Climate Action

These two countries are asking the rest of the world to stop using coal

A view of the coal-fired power station of the Public Power Corporation (PPC) near the northern town of Ptolemaida, Greece, April 2, 2017. Picture taken April 2, 2017. REUTERS/Alexandros Avramidis - RC111F7D30E0

More than twenty partners have already signed up to be a part of the Powering Past Coal Alliance. Image: REUTERS/Alexandros Avramidis

Brad Jones
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In brief

An international partnership has been formed to accelerate the process of ending our reliance on coal power. The Powering Past Coal Alliance already consists of 20 countries, with hopes to expand to 50 members over the next year.

Anti-coal alliance

The UK and Canada have come together to launch an international partnership, in the hopes of advancing efforts to transition away from using coal as an energy source. The Powering Past Coal Alliance was announced at the COP23 climate talks hosted by the United Nations.

“Reducing global coal consumption should be a vital and urgent priority for all countries and states,” said the UK’s Minister for Climate Change and Industry, Claire Perry. “The Powering Past Coal Alliance will signal to the world that the time of coal has passed. The UK is committed to completely phasing out unabated coal-fire power generation no later than 2025 and we hope to inspire others to follow suit.”

Image: IEA

In November 2016, the UK government detailed its plans to move away from coal power by 2025, an initiative that would hinge upon the closure of its eight remaining coal-fired power plants. This year, the UK managed to use no coal for a 24 hour periodfor the first time in 135 years.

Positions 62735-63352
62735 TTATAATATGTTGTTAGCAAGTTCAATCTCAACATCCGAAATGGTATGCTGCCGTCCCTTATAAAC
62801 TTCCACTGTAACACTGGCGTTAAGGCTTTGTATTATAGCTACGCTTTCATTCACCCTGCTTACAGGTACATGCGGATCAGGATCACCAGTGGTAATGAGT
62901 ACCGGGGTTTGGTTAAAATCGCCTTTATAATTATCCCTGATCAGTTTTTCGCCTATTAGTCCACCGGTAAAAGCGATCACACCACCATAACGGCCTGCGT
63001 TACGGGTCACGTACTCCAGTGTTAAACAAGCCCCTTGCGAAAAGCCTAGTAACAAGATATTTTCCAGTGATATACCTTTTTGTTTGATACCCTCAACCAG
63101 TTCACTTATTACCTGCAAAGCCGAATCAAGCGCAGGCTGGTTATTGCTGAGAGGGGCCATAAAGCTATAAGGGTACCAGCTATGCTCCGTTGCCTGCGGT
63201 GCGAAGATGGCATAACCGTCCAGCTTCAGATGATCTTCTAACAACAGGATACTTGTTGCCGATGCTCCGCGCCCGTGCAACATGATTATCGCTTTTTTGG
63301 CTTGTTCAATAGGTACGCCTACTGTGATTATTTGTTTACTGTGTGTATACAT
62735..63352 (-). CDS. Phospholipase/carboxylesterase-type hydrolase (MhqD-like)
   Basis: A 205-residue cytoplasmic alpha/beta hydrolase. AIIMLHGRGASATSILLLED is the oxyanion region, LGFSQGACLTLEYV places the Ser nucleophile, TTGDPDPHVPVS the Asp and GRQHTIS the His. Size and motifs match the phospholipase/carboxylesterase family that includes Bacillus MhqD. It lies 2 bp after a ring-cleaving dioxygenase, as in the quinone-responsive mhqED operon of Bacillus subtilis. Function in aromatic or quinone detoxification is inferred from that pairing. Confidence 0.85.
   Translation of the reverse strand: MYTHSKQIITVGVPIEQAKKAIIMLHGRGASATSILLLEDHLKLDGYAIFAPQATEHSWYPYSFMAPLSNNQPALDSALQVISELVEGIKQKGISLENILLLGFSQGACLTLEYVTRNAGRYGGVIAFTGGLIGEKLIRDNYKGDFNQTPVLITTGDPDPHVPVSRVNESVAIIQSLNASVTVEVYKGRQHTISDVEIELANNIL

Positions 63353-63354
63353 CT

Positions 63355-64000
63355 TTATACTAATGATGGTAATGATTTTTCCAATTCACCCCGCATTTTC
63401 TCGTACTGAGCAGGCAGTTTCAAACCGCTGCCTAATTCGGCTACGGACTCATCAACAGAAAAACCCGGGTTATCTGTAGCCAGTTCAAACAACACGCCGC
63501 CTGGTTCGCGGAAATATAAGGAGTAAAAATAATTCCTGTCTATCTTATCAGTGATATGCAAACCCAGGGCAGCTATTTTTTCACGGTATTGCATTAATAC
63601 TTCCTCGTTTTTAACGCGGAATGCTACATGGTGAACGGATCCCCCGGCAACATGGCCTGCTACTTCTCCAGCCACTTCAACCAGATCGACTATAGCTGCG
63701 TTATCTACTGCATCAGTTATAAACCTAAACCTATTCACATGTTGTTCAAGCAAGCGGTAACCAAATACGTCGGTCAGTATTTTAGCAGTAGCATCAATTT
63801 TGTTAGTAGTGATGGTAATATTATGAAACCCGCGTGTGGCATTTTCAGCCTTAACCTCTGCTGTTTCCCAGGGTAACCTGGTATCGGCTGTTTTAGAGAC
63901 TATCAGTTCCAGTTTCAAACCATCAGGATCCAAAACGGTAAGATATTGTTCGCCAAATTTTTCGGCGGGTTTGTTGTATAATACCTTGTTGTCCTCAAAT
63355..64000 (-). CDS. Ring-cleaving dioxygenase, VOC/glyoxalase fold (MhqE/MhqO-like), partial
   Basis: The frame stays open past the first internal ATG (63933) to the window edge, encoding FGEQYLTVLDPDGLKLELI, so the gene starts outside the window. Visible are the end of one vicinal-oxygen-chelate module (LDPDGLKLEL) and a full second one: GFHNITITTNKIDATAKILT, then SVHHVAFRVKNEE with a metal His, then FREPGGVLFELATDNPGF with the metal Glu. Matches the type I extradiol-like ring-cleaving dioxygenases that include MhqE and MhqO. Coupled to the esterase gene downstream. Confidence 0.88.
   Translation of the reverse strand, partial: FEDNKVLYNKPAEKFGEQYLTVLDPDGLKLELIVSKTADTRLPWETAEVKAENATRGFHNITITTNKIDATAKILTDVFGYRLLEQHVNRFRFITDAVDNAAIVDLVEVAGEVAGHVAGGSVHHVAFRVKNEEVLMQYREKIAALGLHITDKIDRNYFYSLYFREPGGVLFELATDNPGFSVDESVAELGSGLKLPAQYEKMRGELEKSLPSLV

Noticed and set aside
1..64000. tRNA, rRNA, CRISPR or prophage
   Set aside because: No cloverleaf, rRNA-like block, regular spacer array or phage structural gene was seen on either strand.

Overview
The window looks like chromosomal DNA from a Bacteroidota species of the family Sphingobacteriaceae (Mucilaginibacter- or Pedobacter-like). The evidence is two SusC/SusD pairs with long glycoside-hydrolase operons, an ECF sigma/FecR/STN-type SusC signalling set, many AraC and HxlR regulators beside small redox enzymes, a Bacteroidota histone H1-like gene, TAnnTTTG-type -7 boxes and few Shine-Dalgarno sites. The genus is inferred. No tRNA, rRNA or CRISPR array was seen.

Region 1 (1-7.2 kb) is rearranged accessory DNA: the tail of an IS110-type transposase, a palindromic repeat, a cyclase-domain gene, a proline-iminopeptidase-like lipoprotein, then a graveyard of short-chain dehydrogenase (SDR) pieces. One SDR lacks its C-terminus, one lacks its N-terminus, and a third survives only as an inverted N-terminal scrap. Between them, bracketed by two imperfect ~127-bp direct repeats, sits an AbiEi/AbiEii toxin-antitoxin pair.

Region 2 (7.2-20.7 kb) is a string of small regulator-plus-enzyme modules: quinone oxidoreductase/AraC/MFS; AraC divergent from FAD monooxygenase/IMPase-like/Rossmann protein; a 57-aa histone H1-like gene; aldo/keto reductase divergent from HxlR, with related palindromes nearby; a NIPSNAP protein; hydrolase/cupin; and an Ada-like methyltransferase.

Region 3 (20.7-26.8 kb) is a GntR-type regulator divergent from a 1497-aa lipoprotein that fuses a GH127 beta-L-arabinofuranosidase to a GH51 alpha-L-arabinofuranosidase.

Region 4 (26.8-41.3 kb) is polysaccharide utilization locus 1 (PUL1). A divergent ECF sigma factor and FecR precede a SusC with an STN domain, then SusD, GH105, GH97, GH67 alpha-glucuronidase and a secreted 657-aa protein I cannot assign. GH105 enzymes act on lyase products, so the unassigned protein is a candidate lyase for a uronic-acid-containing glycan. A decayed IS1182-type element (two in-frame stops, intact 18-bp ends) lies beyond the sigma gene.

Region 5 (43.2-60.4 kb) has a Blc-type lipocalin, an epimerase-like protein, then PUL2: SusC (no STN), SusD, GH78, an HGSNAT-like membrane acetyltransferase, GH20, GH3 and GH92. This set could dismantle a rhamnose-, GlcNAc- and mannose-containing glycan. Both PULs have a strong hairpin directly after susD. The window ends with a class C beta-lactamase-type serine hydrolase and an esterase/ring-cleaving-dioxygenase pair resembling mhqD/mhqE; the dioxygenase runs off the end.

Canada also confirmed its intention to end its reliance on coal last year, but gave a deadline of 2030. The country is already making great strides, having generated more than half of its energy needs from renewable sources in 2015.

Following the UK and Canada’s lead, more than twenty partners have already signed up to be a part of the Powering Past Coal Alliance. It’s hoped that there will be as many as 50 countries comprising the initiative by this time next year.

The group has two main priorities. The first is setting firm targets for the timeline governing how soon coal will be phased out. The second is a commitment to no further investment in coal-fired electricity, whether it’s located within a country’s own jurisdiction or abroad.

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The Paris Agreement

The Paris Climate Agreement, which was established in October 2016, laid out a target of preventing global temperatures from rising more than two degrees above pre-industrial levels. It’s projected that countries who are enrolled in the Organisation for Economic Co-operation and Development need to phase out coal by 2030.

However, the Powering Past Coal Alliance acknowledges that it’s not possible for every nation to work at the same pace. To help make sure that the transition can be made as swiftly as possible, the group will collaborate with businesses, civil society, and governments to provide technical and practical assistance.

“Phasing out coal power is good news for the climate, for our health, and for our kids,” said the Canadian Minister of Environment and Climate Change, Catherine McKenna. “Coal is literally choking our cities, with close to a million people dying every year from coal pollution. I’m thrilled to see so much global momentum for the transition to clean energy – and this is only the beginning.”

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